• RJ

    Great post.

    Congressman Dave Weldon in my district is a solid right-wing Republican. While I agree with him a lot of the time, I also disagree with him on issues like this.

    He’s a medical doctor, but also a conservative Christian. So, I doubt he will change his mind on this issue.

    Still. It is worth the effort to confront our elected Representatives with our opinions on various issues. It can sometimes make the difference.

    And anyway, it’s our right, as well as our duty…

  • It would be really cool to see postings here of what kind of response people who called their congresscritters got. My rep is a quasi-moderate Republican, Mike McCaul, and I might have enough pull to actually talk to him since I was a state GOP convention delegate. I already emailed, but I’m going to follow up with a call on Monday. I’ll report here if anything interesting comes of it.


  • Re:

    “It would be really cool to see postings here of what kind of response people who called their congresscritters got.”

    Ask and ye shall receive:

    Tuesday morning, I sat down for a meeting on the record with Dick Harkey Congressional aide to John Mica.

    Predictably, he kept putting words in my mouth, repeatedly showed he was not getting the message, and pointed out several times that Mr. Mica was not going to be responsive to what he thought I was saying.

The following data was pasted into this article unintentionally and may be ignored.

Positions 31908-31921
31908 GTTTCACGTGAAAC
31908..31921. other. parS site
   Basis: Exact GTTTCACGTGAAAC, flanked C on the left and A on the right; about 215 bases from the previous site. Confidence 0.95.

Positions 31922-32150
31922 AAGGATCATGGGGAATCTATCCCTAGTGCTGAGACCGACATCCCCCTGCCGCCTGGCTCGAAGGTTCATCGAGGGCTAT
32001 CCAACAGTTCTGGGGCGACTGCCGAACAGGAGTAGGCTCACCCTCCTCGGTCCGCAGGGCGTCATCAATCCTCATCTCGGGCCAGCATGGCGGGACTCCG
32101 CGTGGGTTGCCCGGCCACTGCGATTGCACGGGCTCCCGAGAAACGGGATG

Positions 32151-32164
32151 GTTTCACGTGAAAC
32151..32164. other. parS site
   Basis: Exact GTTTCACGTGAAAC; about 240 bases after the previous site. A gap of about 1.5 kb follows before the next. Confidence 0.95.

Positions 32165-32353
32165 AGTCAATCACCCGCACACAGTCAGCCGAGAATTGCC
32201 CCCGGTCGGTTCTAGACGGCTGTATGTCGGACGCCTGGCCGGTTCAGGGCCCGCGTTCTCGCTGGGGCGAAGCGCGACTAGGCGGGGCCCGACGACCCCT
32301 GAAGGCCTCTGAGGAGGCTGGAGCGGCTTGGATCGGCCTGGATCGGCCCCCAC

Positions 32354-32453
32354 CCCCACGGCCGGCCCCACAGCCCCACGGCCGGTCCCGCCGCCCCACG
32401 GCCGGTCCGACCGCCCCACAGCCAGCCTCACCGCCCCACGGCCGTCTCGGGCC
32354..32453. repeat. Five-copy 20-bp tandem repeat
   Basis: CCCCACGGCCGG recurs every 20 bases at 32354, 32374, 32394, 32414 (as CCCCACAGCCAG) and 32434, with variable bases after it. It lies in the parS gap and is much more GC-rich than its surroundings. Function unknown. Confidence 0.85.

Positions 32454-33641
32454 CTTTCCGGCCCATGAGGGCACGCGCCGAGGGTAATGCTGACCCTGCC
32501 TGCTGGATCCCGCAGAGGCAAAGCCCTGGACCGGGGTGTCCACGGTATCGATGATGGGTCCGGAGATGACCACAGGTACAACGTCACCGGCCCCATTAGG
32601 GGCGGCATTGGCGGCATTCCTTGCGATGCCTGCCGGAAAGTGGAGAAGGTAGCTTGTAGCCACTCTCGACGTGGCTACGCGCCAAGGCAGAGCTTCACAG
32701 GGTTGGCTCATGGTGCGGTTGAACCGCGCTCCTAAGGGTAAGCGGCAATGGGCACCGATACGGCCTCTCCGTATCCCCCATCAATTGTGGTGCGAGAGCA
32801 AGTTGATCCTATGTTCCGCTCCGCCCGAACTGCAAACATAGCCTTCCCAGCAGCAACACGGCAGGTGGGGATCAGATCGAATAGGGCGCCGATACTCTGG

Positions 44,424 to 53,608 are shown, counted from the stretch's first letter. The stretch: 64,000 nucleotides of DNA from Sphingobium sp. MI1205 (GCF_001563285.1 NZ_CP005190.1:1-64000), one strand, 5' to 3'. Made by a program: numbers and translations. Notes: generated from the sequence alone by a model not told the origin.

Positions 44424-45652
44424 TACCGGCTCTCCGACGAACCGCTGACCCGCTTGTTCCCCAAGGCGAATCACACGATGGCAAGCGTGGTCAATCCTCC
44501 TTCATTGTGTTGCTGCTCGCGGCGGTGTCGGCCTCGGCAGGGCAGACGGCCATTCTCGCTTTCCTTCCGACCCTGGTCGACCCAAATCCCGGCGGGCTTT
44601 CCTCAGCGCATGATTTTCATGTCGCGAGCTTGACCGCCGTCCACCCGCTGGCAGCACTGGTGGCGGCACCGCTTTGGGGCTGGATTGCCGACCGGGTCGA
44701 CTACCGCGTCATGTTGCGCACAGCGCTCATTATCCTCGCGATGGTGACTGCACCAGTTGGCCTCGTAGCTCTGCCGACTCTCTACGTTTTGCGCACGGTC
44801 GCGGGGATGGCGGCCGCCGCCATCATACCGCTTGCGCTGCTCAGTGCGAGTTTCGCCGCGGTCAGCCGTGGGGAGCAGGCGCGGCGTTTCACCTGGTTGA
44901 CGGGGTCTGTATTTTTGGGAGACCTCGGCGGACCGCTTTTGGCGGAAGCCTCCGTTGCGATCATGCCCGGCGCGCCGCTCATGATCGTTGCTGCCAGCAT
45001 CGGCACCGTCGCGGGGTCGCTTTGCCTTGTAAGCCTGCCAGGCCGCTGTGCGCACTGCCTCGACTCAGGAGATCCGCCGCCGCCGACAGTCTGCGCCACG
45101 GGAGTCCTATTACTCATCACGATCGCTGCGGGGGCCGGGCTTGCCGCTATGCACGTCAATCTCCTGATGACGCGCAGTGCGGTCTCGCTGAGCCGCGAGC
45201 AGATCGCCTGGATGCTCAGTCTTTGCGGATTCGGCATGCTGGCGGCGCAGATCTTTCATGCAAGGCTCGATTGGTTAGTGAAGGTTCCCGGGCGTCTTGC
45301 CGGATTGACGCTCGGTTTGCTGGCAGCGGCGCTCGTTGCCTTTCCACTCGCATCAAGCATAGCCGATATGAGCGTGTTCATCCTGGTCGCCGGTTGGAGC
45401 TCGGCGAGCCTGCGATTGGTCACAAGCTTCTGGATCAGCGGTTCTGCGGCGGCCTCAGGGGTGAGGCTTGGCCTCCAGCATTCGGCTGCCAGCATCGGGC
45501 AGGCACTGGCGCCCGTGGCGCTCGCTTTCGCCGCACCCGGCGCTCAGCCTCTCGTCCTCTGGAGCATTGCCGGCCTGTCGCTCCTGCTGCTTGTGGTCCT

The obfuscation gave me an inspiration. I politely suggested he pretend for the moment that I was Congressman Mica, and relay what Jose had to say.

    Of course, he again got it wrong, so I asked him to please read aloud from the document I brought as an affidavit.*

    For a couple of paragraphs, he was on autopilot, barely showing any comprehension. But then as he got to the meat of the document, I detected a wince of recognition and visible change in facial color.

    Perhaps it was because it was he who was speaking that he actually heard what was being said.

    I highly recommend any citizen write a polite and brief note to your representative’s office requesting a meeting to discuss the issues. Fax it instead of emailing, they seem to respect that more.

    Dress for church or a funeral, be polite and firmly professional.

    Make sure to ask if they will agree to the conversation being on the record, and then press those record buttons, or at least take simple notes with a pad and pen.